Wisdom of students

Today I was invited to speak with a group of 80 high school students.

School hasn't even started, and yet there they all were.  They had volunteered to come in to school and learn about how to be a peer support. As part of their training, I was invited to speak for an hour about how to support fellow students with autism. I so remember being that age and signing up to be a peer tutor (as we called it in the USA) myself.  I remember wishing someone could have give us some practical advice and guidance.

At the end of the hour, I gave each table group a piece of paper and challenged them to list 5 things they could do to be supportive of a fellow student with autism. Wow!  They really synthesised the information.
5 ideas from high schoolers for supporting peers with ASD
Here is what they wrote:

Write things down / Live subtitles / Write down what you are saying /Write down instructions for  clarity

Accommodate different learning styles / Check to see if they understand 

Give them the steps (don’t make them guess) / repeat instruction ( exactly) if needed

Break things down into steps / break things down

Give them task exemplars / offer personal examples

Understand that they may need a certain type of communication

Make/give them the most comfortable environment / be aware of physical changes in environment / provide space  / reduce noise

Pay attention to their triggers / recognise triggers

Remember there can be different interpretations – be open minded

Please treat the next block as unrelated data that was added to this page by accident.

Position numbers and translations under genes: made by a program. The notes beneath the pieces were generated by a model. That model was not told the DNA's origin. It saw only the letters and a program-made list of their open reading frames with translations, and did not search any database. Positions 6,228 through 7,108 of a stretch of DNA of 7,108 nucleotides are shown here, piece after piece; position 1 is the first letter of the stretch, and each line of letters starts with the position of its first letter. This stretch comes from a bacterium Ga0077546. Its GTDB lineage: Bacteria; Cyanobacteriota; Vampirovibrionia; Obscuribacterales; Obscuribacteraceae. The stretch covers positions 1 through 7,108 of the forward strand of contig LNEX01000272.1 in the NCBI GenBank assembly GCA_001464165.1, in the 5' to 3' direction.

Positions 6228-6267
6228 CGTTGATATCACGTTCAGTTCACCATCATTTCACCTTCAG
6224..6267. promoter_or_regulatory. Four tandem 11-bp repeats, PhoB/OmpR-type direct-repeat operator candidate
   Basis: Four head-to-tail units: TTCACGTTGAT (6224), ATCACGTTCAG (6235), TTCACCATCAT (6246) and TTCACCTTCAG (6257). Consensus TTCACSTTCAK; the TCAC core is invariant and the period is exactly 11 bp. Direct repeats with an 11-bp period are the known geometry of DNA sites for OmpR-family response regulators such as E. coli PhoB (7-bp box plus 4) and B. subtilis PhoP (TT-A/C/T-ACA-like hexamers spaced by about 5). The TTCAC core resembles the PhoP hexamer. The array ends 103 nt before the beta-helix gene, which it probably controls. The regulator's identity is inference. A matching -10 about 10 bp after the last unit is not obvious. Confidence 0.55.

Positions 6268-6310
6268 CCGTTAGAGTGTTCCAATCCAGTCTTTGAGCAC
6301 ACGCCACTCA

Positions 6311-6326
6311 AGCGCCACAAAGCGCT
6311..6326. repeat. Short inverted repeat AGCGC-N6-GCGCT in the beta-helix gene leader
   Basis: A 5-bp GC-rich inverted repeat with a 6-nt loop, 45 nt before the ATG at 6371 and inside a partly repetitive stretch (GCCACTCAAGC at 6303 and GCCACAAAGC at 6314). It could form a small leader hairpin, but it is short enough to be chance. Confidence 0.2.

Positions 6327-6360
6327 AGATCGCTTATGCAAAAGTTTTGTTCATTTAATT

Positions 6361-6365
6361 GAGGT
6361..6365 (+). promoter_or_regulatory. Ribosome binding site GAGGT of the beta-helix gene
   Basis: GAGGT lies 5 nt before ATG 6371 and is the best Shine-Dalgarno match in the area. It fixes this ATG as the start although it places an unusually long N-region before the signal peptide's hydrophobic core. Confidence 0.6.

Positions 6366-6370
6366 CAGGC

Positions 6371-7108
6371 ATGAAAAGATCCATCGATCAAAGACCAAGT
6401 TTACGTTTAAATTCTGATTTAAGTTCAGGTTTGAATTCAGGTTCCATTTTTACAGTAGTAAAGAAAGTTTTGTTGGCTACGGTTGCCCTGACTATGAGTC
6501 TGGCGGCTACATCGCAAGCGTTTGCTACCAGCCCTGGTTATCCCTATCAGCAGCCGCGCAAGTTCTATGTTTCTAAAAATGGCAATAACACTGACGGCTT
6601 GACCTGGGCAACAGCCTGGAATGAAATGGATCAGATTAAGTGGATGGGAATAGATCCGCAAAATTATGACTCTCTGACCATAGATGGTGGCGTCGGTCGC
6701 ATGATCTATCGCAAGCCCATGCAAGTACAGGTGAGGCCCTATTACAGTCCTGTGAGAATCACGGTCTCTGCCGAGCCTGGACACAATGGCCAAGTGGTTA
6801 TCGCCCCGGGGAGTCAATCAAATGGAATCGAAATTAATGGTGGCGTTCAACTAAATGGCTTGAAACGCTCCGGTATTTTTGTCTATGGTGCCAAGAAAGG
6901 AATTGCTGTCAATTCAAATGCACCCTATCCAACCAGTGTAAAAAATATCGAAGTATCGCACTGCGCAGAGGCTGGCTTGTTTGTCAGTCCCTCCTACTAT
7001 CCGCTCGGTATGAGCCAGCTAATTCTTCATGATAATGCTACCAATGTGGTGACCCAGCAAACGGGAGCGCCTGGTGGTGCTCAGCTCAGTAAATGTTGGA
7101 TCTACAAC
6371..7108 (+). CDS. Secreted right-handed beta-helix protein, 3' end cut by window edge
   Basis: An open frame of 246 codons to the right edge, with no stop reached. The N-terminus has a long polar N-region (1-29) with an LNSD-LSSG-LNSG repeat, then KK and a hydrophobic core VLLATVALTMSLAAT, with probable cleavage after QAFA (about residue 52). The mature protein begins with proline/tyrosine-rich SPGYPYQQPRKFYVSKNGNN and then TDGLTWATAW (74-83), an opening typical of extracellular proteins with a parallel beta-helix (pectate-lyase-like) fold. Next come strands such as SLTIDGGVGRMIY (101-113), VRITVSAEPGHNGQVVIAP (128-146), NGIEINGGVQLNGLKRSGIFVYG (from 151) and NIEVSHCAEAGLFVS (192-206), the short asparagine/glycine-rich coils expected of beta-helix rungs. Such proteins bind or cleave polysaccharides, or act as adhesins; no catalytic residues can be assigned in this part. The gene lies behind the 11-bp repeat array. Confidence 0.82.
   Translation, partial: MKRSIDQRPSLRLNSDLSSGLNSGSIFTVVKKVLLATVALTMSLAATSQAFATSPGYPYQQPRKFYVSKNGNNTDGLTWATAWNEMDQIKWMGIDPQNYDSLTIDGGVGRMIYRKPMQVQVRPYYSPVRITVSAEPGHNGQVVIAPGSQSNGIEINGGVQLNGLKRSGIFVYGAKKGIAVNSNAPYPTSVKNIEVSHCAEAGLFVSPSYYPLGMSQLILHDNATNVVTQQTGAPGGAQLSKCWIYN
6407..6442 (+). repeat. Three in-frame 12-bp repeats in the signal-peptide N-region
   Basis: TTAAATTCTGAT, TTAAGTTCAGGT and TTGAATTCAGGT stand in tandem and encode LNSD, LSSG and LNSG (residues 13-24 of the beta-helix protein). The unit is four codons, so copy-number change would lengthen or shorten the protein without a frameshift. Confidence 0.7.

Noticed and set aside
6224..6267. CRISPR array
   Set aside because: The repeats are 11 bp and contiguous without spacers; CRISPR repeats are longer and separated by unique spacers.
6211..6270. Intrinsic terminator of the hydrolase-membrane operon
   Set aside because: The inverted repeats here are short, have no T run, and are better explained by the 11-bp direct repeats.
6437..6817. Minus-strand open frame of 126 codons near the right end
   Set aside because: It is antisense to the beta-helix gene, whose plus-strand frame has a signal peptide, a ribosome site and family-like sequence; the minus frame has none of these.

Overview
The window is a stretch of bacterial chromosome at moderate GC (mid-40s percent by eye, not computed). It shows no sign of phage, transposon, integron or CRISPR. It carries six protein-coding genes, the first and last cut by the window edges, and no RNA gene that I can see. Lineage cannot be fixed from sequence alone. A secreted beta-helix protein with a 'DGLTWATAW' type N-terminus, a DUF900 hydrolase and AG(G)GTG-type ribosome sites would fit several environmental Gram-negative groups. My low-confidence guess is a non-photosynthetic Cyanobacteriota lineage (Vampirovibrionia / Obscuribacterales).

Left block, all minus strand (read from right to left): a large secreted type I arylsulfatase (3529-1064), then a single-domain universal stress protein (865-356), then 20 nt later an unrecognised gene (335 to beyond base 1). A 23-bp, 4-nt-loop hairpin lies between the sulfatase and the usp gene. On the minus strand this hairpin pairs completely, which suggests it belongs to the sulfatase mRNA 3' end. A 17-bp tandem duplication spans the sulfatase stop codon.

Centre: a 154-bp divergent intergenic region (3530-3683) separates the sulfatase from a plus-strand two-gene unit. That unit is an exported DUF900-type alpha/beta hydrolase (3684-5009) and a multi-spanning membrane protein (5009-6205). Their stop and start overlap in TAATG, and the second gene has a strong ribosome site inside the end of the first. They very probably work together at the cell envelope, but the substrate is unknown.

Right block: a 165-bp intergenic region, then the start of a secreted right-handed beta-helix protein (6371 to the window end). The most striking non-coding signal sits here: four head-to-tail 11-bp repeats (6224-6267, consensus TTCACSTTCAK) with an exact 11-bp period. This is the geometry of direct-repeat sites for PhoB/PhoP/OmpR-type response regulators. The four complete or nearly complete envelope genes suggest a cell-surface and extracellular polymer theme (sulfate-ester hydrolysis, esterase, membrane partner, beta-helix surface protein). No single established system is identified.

Verbal explanations, share your thinking aloud

Make the invisible, visible

State the obvious / Make things clear

Be straight up – don’t avoid specific areas or topics

Communicate, clear communication, clarify

Be direct and honest

Raw honesty and be specific / Be honest – they appreciate that

Report incidents to teacher and make sure the student with autism is alright

Highlight key points / highlight important points

Make things visual / use visual aids / use gestures /provide visual cues / use pictures

Freeze time by making things visual

Keep in mind how sensitive and alert they might be

Given them options to choose from

Be patient

Keep promises / don’t lie / careful phrasing

I can't even begin to say how proud I was to see their answers.  I am so excited about how they will take this information and apply it to their interactions with classmates, co-workers, friends, family members, and maybe even spouses in the future.